death. In the English translation of this scene the
situation is horrifying, even more so than in the
German original:
By torture driven, in open day,
The kitchen he invaded,
Convulsed upon the hearth he lay,
With anguish sorely jaded;
The poisoner laugh'd, Ha! ha! quoth she,
His life is ebbing fast, I see,
As if his frame love wasted.
CHORUS
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As if his frame love wasted.

Is this perhaps the fate of Capitalism that


Marx had in mind? To die like a rat poisoned by a
torturing cook? Who could this cook possibly be?
Who has the power to kill the Capitalism-rat,
just to watch him die (Johnny Cash)? With the
knowledge of the lyrics of the song from
Auerbachs cellar, Marxs image of the frantic
liveliness of the monster may be read as the
picture of a vivacity doomed to end deplorably.
Its a fantastic image in all senses of the word. An
image for the 99 percent? As if his frame love
wasted.
!
This essay was originally delivered as a paper during the
workshop/panel Animism and Capitalism in the course of
the Animism conference at Haus der Kulturen der Welt,
Berlin, March 16-17, 2012.
Tom Holert is an art historian and cultural critic. A
former editor ofTexte zur Kunst and co-publisher
ofSpexmagazine, Holert currently lives in Berlin and is
an honorary professor for art theory and cultural
studies at the Academy of Fine Arts Vienna. He
contributes to publications such asArtforum,Texte zur
Kunst,Camera Austria. Among his recent publications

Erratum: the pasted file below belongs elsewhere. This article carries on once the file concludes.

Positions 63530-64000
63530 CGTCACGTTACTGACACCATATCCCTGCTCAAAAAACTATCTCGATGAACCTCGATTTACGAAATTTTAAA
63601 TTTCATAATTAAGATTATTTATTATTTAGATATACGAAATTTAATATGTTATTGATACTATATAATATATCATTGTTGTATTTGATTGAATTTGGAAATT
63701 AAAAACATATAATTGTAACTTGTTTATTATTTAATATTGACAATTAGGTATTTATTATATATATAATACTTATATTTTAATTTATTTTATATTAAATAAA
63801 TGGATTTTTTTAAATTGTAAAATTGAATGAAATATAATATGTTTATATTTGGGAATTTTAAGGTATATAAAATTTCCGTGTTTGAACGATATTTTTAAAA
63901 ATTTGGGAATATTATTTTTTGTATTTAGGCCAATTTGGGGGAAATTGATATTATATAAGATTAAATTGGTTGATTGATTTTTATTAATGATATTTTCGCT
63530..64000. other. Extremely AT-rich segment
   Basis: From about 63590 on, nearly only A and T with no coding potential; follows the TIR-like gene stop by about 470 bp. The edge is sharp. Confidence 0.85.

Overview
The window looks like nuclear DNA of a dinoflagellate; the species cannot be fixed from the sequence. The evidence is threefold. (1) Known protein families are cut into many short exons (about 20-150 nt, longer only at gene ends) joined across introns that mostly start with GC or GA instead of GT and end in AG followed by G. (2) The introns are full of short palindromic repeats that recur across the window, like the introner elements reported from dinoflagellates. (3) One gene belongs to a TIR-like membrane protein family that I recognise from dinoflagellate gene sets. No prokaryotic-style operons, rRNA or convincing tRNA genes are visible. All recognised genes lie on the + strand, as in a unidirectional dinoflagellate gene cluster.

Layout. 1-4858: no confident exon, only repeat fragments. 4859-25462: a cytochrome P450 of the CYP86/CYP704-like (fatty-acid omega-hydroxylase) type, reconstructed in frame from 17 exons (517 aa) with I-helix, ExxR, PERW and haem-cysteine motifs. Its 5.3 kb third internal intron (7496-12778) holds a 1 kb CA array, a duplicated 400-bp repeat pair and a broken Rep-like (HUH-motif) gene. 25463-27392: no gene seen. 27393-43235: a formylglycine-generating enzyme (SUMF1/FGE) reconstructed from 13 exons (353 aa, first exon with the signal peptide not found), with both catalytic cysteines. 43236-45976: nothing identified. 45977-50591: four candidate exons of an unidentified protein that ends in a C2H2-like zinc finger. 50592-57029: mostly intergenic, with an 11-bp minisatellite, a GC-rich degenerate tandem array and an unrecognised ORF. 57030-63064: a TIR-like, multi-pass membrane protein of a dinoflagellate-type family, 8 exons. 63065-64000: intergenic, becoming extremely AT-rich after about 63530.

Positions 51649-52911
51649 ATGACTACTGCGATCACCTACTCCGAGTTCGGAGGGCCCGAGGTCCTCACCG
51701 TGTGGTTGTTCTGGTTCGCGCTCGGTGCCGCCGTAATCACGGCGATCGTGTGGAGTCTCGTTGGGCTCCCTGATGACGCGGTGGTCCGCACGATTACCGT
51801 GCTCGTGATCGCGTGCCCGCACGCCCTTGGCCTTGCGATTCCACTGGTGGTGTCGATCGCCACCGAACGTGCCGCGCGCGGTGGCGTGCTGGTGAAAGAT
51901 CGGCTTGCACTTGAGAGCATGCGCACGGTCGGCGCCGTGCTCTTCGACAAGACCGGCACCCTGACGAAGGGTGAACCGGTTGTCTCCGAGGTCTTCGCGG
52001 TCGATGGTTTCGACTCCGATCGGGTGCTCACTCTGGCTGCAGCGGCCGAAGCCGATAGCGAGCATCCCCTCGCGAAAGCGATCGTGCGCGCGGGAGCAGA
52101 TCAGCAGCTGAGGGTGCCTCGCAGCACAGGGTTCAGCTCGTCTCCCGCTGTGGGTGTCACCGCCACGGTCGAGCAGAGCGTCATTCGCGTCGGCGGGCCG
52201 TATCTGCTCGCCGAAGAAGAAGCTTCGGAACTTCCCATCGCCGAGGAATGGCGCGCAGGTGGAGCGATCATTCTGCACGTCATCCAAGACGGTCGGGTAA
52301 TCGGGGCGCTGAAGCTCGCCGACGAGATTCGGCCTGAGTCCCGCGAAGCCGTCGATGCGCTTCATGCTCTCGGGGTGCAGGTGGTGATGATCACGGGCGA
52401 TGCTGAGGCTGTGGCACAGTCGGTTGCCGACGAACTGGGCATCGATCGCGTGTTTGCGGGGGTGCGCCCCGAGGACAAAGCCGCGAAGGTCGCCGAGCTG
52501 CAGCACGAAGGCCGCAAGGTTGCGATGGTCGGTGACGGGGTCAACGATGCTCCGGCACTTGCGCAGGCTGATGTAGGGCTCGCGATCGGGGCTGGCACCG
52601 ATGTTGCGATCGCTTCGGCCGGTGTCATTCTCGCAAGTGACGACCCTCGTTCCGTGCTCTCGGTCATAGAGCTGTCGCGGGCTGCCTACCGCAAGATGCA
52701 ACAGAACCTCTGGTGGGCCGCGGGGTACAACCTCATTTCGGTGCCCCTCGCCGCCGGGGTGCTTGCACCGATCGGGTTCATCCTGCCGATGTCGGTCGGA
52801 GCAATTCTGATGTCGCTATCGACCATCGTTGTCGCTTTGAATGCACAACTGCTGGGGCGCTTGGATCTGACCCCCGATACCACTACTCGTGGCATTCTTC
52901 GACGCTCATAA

are a book on migration and tourism (Fliehkraft:
Gesellschaft in Bewegung von Migranten und
Touristen, 2006, with Mark Terkessidis), a monograph
on Marc Camille Chaimowicz' 1972
installationCelebration? Realife (2007), a collection of
chapters on visual culture and politics (Regieren im
Bildraum, 2008), and a reader on the visual culture of
pedadgogy (Das Erziehungsbild. Zur visuellen Kultur
des Pdagogischen, 2010, ed. with Marion von Osten).
Holert's last film The Labours of Shine was included in
the 2012 Animismexhibitions at Haus der Kulturen
der Welt, Berlin, and e-flux, New York.
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1
Michael Morris, Oliver J.
Sheldon, Daniel R. Ames, Maia J
Young, Metaphors and the
Market: Consequences and
Preconditions of Agent and
Object Metaphors in Stock
Market
Commentary,Organizational
Behaviour and Human Decision
Processes 102 (2007): 174-192,
175.
2
See ibid.
3
Judith Butler, So, What Are The
Demands? And Where Do They